It was a year ago this month that the World Health Organization (WHO) declared the COVID-19 outbreak a global health emergency. Over the past year, business practices have changed forever, and none more so than those used for international trade. As we look forward to a post-COVID world, governmental agencies devoted to the promotion of international trade should consider the following:
“Some exporters are more equal than others.”
If nothing more has been learned from the business interruption caused by COVID, it is that many trade development agencies (TDA) discovered which of their existing exporters had staying power. The company that exported only occasionally soon gave up on these efforts in favor of consolidating into domestic markets. Conversely, those exporting companies that were truly committed to international business found new and creative ways to stay engaged.
Lesson Learned: In the future, TDAs might consider providing nurturing support to emerging exporters while extending more substantive support to the long-term exporter; established exporters have a greater impact than new-to-export companies.
“Virtual is the new reality.”
When vaccines are administered and international travel resumes, there will still be widespread use of virtual tools in international business development. Behavior has permanently changed for business executives who now feel comfortable with video conferencing. Indeed, export marketing professionals will have to “make the case” to their managers to conduct a $5,000 week-long business trip, when similar results can be accomplished via virtual meetings.
Lesson Learned: Going forward, TDAs would do well to maintain, and expand, their support of exporter’s virtual tools. Digital trade promotion has yet to be mastered and represents rich opportunities for the TDA that undertakes innovative approaches.
“Your 15 minutes seconds of fame.”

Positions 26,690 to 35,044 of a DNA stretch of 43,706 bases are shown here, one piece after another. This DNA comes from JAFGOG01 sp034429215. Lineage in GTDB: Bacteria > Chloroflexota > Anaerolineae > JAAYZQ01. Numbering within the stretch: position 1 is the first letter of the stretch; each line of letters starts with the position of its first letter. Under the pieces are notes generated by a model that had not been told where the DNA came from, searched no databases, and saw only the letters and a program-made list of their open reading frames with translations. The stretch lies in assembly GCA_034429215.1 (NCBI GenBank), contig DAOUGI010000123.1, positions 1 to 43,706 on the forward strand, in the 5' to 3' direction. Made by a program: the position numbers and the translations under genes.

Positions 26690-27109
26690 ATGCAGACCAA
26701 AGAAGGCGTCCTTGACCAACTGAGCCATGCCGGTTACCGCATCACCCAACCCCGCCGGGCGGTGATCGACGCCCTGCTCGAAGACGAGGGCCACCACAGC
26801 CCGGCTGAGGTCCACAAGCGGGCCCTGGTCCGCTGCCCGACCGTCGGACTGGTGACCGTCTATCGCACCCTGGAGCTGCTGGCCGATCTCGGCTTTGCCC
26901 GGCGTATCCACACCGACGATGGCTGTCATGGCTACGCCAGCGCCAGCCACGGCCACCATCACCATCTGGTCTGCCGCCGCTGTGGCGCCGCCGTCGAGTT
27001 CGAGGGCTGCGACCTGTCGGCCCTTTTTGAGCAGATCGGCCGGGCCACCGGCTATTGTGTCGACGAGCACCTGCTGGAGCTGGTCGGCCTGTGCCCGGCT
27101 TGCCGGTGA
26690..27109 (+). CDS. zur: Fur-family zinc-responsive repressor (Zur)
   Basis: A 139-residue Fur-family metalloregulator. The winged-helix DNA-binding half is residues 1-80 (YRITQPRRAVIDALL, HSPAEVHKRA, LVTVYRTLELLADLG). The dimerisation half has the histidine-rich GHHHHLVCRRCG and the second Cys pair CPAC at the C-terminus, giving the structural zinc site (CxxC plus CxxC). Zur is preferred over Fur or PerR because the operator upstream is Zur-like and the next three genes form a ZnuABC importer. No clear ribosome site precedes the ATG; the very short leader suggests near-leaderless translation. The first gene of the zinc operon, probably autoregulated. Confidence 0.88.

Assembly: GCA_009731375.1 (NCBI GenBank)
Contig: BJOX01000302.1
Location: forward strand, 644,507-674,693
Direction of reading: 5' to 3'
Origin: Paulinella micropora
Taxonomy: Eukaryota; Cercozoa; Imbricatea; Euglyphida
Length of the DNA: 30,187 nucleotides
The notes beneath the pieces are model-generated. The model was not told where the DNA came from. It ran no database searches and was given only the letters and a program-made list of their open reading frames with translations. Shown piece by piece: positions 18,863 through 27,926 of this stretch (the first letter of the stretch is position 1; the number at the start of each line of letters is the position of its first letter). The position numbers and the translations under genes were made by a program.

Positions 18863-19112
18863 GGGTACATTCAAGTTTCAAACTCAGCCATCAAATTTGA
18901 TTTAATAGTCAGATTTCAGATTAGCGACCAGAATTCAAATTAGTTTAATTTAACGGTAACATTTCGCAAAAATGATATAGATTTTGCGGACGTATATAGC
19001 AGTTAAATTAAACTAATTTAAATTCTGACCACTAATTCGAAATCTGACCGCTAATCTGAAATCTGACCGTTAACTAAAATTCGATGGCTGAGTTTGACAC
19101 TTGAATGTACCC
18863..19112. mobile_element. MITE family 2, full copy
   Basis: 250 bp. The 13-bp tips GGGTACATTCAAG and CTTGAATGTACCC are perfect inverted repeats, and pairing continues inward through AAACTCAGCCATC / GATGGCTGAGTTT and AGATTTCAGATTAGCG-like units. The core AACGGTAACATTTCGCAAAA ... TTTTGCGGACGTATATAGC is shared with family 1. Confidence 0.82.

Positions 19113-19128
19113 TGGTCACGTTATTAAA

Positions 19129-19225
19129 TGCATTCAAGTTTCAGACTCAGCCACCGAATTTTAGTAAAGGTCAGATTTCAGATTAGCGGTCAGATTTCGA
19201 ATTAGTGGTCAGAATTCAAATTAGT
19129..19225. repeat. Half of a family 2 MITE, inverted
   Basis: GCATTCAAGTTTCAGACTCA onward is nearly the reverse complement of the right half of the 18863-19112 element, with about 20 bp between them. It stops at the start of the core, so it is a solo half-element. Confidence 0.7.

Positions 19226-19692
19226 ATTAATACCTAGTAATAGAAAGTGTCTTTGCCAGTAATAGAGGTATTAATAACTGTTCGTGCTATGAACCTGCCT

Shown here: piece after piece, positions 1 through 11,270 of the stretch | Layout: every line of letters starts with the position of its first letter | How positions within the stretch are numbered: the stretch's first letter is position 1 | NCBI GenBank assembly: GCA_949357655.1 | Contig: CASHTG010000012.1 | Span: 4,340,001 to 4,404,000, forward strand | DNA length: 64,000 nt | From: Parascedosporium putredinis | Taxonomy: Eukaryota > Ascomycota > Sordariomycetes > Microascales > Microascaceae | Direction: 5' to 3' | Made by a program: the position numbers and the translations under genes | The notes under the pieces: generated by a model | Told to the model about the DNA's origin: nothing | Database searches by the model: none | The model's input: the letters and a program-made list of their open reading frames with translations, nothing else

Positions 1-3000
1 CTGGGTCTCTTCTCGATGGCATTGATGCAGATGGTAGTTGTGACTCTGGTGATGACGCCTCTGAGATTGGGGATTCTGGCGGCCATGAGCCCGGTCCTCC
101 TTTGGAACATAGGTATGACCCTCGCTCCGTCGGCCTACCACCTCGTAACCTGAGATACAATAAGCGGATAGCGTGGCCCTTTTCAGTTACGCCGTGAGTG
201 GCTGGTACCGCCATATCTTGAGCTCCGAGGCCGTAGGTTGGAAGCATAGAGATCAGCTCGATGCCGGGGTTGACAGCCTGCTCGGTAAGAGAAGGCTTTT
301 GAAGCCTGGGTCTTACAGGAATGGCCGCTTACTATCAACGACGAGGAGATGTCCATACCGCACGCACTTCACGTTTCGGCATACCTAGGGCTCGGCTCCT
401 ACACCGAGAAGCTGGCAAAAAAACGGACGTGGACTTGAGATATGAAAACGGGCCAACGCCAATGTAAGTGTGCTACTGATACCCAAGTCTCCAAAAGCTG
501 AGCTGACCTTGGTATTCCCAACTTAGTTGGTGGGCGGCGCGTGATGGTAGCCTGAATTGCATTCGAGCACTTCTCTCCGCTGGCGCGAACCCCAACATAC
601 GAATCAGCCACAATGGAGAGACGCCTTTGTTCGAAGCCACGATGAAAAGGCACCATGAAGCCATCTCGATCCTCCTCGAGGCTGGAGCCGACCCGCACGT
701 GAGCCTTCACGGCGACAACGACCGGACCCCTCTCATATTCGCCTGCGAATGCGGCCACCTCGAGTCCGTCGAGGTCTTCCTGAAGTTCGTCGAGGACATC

It now almost seems quaint to remember when the first 15 minutes of in-person meetings were devoted to getting-to-know-one-another small talk. With the compressed timeframe of scheduled videoconferences, marketing professionals need to convey their company’s value proposition in much less time. Too often, exporting companies fail to prepare, and rehearse, their marketing message for international customers.
Lesson Learned: As a service to their clients, TDAs might consider providing honest reviews of company sales pitches. Spending a little bit of time upfront preparing for international videoconferences pays long-term dividends.
“Customers don’t recognize governmental boundaries.”
When it comes to the provision of governmental services to businesses, especially during a pandemic, there is much to be said for local programs being most effective. It should not be forgotten, however, that the ultimate consumer of export development programs are international customers, and that these consumers do not pay much attention to the governmental boundary of the exporter.
Lesson Learned: TDAs that cross governmental boundaries to jointly promote a defined business solution (for example, the use of UAVs for port security) will gain more attention with international buyers and increase sales for their respective exporters.
“It isn’t what you’re selling, it’s what they’re buying.”
Sometimes, TDAs engage with companies that want to export, but that are not fully capable of exporting. COVID has altered global supply chains, and with them international business opportunities. International trade of the immediate future is keenly focused on products and services that offer real solutions, and less accommodating to “nice-to-have” products.
Lesson Learned: TDA’s should focus on market demand, not a company’s supply, to find the best international business opportunities.